Sunday, December 04, 2005

Going West

If man is a journey to the shores of the superhuman, as Nietszche would have it, if our purpose is the pursuit of an ever receding horizon, a slow, trundling wagon train out of the East of our history and on to the mythic West of human perfection, then surely mediocrity is the tribe of painted savages that threatens our way.

How shall we deal with this enemy? Shall we, like so many others before us, circle our wagons, and make a stand in whatever place the mediocre first attacks us? Shall we hide behind our chattels, cowering in the dubious safety of our common plight, content to stay rooted in the middle of this wilderness where our hearts have led us, dreaming that someday the savages shall leave us and we shall be able to continue on our path? Given the choice between the world and our selves shall we surrender the world?

Or shall we, seeing the foe approach, take us to our swiftest horses, and abandoning forever whatever possessions we may have carried with us, race wildly towards the landscapes where we were headed, hoping to outrun our pursuers and cheat death that way? You will say this is a false hope, for mediocrity comes well mounted, and no man can escape it forever, but surely a trial of how far we can get before it catches us can be made, and it is possible, after all, that in making so unexpected a break we may win nearer to the goal than anyone has before.

But what when the pursuers are upon us? What when we hear the thud of their hoofbeats drawing closer, hear the pant of their breath as they approach? Shall we not turn then, shall we not fight? No. For how can one hope to fight with mediocrity when it comes in such large numbers and so well armed? How can one even begin to match its skill in destroying unless one becomes a part of it? I put it to you now that all stands are useless, that the truest pride lies in freedom, in the liberty of flight. To fight mediocrity is not merely to attempt the hopeless, it is to give it a dignity it does not deserve.

They say only cowards are shot in the back. Perhaps I am a coward then, for refusing to face up to the 'reality' that you would have me contend with. For my part I would rather dream, would rather fall with the arrows of mediocrity piercing me from behind, spurring myself forward as long as I have the strength, and dying, when the time comes, with my face still turned toward the far horizon of my ambition, if only to prove that my priorities never faltered.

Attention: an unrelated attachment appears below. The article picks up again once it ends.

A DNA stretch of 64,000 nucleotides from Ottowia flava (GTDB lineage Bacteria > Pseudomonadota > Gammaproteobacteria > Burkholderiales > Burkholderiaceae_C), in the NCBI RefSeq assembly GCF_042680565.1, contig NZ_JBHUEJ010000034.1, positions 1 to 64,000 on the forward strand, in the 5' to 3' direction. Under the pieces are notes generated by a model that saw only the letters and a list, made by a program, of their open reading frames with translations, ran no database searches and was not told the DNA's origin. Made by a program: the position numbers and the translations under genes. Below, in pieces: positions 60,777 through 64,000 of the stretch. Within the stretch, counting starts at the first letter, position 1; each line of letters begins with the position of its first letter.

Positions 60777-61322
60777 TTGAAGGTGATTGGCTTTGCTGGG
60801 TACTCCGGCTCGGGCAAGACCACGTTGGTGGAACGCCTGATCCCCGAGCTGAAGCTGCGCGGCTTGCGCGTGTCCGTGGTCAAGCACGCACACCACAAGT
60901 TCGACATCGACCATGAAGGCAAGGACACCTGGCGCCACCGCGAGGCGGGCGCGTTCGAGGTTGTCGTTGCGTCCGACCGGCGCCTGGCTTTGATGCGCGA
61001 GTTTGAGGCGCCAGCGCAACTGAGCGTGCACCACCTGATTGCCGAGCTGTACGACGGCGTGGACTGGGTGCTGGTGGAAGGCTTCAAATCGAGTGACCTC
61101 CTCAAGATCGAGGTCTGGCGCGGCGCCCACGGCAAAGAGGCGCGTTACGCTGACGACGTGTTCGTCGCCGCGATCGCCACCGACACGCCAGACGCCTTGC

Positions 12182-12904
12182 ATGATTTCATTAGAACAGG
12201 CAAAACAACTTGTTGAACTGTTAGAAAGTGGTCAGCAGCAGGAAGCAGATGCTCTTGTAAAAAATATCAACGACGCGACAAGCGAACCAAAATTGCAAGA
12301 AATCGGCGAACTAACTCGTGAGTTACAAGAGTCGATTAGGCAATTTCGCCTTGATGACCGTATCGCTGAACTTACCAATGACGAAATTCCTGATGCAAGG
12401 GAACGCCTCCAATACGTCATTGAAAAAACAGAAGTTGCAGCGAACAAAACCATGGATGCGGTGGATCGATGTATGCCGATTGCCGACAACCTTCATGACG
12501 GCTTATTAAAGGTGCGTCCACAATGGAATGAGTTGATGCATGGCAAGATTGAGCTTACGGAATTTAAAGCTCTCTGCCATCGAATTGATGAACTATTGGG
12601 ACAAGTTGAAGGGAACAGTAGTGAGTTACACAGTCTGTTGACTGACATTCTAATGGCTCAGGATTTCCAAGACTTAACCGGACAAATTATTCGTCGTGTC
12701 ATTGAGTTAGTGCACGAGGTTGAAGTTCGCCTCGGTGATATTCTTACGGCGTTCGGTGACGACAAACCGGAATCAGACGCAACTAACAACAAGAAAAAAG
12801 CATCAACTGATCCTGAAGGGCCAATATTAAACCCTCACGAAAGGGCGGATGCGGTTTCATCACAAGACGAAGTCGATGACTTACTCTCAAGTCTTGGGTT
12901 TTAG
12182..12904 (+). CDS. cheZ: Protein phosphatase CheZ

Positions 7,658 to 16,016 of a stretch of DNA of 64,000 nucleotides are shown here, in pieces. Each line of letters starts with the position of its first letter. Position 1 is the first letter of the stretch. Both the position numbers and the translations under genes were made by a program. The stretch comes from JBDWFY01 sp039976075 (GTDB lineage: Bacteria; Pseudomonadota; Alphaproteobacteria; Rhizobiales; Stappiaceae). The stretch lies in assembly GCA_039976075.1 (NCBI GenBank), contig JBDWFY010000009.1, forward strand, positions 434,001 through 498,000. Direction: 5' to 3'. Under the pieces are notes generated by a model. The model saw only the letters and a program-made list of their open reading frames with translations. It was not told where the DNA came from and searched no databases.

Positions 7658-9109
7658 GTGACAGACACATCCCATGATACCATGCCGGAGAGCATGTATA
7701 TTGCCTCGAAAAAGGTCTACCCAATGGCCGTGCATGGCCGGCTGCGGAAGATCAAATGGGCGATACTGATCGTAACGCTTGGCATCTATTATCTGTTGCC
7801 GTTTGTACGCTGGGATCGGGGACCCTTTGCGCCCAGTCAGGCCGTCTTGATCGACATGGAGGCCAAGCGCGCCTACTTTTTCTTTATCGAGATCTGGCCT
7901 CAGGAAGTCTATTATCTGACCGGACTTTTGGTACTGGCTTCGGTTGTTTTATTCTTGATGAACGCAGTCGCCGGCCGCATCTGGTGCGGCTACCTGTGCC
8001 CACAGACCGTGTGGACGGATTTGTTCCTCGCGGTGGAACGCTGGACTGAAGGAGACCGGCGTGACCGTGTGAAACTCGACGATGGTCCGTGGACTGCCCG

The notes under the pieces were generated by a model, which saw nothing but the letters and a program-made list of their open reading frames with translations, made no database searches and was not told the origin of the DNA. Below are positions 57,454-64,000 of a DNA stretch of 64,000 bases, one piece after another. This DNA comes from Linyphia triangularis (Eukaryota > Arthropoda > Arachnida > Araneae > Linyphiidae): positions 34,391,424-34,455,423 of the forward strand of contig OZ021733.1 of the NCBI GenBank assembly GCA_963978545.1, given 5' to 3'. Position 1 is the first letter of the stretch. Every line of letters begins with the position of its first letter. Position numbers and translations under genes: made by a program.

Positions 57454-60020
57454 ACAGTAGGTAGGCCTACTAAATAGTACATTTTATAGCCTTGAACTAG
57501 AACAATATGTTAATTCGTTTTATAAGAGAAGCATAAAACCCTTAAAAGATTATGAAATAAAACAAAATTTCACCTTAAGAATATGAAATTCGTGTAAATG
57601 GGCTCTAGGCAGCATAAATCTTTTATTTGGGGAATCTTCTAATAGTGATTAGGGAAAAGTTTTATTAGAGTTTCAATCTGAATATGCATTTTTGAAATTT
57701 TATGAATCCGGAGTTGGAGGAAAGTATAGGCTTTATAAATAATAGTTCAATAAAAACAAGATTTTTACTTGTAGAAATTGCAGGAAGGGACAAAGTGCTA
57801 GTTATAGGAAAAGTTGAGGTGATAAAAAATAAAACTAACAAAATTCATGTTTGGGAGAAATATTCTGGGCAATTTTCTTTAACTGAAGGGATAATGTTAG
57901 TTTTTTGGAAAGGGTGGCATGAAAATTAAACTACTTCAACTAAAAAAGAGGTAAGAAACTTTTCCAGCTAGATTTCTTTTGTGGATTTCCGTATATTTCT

Let others keep to their common sieges. I shall ride and ride until I have the heart left. And if no one shall come with me, or if others shall fall behind on the way, then I shall ride alone.


ozymandiaz said...

I've often enjoyed reading Nietzsche but oddly enough seldom agreed. I believe it is due to the relationship between his writings and my past philosophy. I won't get into that here but I will argue this point; mediocrity is the wake of greatness, the shadow created by the light. They are inseparable. As great people stride to make life better for all, the byproduct of mundane jobs and lives. (i.e. Alexander Bell invented the phone for greater and more efficient long distant communication and now we have the likes of phone operators and sanitizers*). So ride as fast as you can but you can't get away. For that matter, the faster you ride for that mythical horizon, the more greatness you acquire, the more mediocrity you create.

Falstaff said...

Oz: Good point. I'd still rather be the one creating opportunities for others to be mediocre than being the mediocre one myself.

Mrudula said...

Ah! Mediocrity! Can one get away from it. We are surrounded by it. Most of the time it tries to drown you. The only way to get away from it is to swim hard and get there before it gets you. It is a very tiresome thing, and can tire the quarry like a pack of wild dogs. But you can get there before it gets you. You can get there...